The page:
Date of Award

6-18-1963

Degree Type

Thesis

Degree Name

Master of Science in Education (MSEd)

Department

Education and Human Development

Abstract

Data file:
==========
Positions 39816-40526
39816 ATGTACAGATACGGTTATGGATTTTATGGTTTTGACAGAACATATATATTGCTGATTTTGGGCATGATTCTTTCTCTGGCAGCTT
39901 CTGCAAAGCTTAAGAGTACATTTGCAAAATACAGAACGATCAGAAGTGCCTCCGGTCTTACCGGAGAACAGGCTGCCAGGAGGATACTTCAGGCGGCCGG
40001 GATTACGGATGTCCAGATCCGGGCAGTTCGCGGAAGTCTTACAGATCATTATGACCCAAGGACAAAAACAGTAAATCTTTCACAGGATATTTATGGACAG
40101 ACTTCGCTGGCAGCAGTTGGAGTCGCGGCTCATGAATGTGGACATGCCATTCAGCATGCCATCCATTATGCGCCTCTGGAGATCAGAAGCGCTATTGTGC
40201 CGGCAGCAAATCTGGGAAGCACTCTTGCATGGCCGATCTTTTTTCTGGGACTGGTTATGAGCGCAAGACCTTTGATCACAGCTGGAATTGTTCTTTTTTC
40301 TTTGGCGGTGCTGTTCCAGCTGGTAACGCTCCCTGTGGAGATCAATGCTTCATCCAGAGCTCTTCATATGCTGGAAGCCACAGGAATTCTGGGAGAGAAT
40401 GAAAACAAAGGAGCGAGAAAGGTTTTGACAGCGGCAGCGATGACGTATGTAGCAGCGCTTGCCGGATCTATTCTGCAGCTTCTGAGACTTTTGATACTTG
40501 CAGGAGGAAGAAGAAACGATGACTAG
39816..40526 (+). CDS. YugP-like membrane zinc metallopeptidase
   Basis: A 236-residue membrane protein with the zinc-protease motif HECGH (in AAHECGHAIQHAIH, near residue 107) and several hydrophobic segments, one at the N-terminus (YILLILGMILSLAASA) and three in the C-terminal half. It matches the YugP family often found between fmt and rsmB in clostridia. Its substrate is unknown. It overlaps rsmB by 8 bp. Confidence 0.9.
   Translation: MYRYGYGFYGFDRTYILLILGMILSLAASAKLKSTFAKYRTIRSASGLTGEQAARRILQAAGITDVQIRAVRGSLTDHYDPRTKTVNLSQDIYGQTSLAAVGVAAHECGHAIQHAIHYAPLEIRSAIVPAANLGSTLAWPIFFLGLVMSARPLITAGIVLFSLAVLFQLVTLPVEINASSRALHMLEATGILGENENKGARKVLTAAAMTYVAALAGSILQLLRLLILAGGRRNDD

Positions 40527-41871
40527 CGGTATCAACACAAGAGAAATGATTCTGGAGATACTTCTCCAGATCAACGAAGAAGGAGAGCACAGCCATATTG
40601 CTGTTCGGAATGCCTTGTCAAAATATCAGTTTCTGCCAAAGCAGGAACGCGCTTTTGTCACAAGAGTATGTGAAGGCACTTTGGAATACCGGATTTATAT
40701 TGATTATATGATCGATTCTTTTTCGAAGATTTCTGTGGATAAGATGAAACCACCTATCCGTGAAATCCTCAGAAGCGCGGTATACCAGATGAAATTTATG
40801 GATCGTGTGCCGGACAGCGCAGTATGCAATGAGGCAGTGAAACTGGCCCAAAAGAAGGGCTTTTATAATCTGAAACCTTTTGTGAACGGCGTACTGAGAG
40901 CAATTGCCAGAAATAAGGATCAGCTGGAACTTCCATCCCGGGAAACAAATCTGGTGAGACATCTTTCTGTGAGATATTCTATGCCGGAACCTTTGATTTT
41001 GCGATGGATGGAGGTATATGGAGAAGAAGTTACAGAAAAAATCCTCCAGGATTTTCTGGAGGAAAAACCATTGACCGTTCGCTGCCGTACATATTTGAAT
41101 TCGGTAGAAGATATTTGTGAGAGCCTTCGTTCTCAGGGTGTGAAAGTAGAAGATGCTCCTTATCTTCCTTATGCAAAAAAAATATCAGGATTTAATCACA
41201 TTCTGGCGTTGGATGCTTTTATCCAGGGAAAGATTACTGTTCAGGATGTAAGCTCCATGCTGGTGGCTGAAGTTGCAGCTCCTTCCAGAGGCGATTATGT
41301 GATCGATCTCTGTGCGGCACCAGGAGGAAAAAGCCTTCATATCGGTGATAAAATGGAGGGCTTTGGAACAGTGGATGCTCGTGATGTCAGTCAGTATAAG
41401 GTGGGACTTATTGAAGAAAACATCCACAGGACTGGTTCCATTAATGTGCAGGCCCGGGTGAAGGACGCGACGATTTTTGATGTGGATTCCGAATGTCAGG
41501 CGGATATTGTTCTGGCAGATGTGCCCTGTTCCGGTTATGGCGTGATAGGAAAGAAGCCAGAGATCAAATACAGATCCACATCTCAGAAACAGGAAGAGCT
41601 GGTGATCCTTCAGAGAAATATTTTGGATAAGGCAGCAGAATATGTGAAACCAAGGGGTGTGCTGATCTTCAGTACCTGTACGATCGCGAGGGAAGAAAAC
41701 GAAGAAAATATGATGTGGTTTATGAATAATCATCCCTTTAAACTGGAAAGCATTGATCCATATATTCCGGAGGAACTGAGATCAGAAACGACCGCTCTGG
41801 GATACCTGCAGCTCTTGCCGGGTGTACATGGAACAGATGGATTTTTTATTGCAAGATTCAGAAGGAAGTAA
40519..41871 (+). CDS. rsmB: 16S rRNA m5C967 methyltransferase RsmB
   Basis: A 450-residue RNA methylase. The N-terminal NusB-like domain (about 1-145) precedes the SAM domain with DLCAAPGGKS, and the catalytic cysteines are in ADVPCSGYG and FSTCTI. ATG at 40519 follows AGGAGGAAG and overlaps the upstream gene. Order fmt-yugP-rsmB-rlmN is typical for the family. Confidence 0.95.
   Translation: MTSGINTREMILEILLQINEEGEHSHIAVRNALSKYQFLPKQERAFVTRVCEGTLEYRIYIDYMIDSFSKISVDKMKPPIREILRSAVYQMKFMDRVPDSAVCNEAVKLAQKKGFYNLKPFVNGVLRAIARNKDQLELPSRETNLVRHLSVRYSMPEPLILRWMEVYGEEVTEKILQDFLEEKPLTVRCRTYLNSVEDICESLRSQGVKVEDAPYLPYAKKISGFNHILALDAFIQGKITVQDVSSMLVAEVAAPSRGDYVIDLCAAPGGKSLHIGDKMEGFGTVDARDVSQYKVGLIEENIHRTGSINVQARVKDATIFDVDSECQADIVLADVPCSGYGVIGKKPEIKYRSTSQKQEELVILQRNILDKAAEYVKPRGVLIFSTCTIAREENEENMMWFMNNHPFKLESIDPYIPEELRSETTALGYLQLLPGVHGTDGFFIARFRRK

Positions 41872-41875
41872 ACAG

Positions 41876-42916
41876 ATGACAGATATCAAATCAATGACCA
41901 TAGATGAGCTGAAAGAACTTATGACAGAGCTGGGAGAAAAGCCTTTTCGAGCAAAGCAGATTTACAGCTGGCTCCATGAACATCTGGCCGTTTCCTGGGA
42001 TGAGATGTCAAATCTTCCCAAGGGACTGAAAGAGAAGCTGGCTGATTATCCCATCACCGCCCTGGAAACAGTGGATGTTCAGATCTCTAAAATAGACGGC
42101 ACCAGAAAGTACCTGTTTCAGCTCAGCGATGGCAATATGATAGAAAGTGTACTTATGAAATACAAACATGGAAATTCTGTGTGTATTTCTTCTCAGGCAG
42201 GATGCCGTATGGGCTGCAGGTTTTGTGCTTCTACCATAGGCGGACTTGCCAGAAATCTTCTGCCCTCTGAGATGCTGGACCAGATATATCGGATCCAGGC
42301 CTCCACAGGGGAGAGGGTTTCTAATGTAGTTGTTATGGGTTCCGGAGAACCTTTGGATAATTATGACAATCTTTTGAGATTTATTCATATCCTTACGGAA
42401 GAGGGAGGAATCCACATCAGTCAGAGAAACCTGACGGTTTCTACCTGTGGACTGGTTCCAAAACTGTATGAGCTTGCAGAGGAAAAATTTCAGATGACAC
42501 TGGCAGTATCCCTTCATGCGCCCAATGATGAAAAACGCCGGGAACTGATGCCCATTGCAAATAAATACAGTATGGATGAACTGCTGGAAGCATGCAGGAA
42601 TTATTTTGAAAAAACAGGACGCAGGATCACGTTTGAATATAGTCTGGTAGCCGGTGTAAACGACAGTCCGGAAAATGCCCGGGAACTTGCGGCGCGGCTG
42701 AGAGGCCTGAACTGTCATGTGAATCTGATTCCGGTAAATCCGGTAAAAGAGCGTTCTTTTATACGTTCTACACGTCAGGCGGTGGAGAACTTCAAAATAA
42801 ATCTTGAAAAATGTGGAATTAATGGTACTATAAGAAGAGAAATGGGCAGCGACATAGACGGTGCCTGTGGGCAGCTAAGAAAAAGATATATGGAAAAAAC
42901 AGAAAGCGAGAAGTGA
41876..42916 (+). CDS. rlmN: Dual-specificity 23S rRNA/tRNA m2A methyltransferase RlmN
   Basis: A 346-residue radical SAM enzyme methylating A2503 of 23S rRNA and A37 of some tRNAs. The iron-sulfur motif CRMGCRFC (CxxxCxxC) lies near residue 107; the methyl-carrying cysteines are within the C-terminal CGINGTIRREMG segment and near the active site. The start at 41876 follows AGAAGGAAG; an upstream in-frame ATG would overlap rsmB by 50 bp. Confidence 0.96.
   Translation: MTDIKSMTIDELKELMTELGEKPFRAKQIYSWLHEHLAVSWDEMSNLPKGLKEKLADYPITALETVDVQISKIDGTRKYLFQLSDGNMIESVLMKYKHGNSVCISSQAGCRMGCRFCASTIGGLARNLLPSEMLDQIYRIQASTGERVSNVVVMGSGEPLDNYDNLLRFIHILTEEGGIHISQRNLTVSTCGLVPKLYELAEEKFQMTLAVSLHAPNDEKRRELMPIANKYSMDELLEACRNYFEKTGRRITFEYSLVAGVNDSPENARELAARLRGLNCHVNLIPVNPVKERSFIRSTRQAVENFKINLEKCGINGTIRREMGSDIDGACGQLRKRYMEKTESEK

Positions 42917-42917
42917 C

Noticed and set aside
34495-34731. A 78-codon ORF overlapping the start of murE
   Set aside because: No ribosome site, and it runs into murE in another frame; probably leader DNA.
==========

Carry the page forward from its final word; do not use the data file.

This study explores the usefulness of I.Q. designations by examining correlations between I.Q. and academic success. The researcher examines the academic grades/scores of 100 seventh grade students, grouped by I.Q. (as determined by the SRA Verbal Form) to determine correlation. Correlation between I.Q. and grades was both positive and low, indicating that while I.Q. may predict success, it does not determine it. The researcher found a stronger correlation between humanities grades and I.Q. than mathematics grades and I.Q., though there was insufficient data to determine a trend. However, the researcher notes that a person of average I.Q. has an almost equal chance of achieving a high grade as a person of high I.Q. The researcher notes that teacher attitudes towards student conduct had a significant impact on their grading practices, which may affect grade/I.Q. correlations. The author suggests future research on the correlation between student engagement and academic success, and its effect on promoting academic success among lower I.Q. students.

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